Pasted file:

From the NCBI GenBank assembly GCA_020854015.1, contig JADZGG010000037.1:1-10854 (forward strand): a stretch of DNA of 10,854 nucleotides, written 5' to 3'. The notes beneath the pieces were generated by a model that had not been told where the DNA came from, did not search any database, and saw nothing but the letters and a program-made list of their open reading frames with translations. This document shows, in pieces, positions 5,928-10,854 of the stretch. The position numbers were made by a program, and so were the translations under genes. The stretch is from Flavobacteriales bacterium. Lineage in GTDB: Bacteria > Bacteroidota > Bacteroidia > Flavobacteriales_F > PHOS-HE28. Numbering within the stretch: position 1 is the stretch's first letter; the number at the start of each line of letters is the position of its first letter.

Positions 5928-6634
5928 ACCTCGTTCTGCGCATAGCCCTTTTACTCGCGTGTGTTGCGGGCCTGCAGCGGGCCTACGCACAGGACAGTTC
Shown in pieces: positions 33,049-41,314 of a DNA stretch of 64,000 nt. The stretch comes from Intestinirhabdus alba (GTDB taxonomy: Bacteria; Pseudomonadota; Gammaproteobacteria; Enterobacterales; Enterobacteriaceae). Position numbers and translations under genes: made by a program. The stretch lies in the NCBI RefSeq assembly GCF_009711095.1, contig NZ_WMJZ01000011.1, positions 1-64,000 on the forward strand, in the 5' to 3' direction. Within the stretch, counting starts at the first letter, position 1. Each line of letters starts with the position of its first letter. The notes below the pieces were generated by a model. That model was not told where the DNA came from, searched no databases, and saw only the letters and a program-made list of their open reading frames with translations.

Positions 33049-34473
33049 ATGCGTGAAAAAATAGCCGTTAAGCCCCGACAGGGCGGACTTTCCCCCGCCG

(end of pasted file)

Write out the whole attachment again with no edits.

From the NCBI GenBank assembly GCA_020854015.1, contig JADZGG010000037.1:1-10854 (forward strand): a stretch of DNA of 10,854 nucleotides, written 5' to 3'. The notes beneath the pieces were generated by a model that had not been told where the DNA came from, did not search any database, and saw nothing but the letters and a program-made list of their open reading frames with translations. This document shows, in pieces, positions 5,928-10,854 of the stretch. The position numbers were made by a program, and so were the translations under genes. The stretch is from Flavobacteriales bacterium. Lineage in GTDB: Bacteria > Bacteroidota > Bacteroidia > Flavobacteriales_F > PHOS-HE28. Numbering within the stretch: position 1 is the stretch's first letter; the number at the start of each line of letters is the position of its first letter.

Positions 5928-6634
5928 ACCTCGTTCTGCGCATAGCCCTTTTACTCGCGTGTGTTGCGGGCCTGCAGCGGGCCTACGCACAGGACAGTTC
Shown in pieces: positions 33,049-41,314 of a DNA stretch of 64,000 nt. The stretch comes from Intestinirhabdus alba (GTDB taxonomy: Bacteria; Pseudomonadota; Gammaproteobacteria; Enterobacterales; Enterobacteriaceae). Position numbers and translations under genes: made by a program. The stretch lies in the NCBI RefSeq assembly GCF_009711095.1, contig NZ_WMJZ01000011.1, positions 1-64,000 on the forward strand, in the 5' to 3' direction. Within the stretch, counting starts at the first letter, position 1. Each line of letters starts with the position of its first letter. The notes below the pieces were generated by a model. That model was not told where the DNA came from, searched no databases, and saw only the letters and a program-made list of their open reading frames with translations.

Positions 33049-34473
33049 ATGCGTGAAAAAATAGCCGTTAAGCCCCGACAGGGCGGACTTTCCCCCGCCG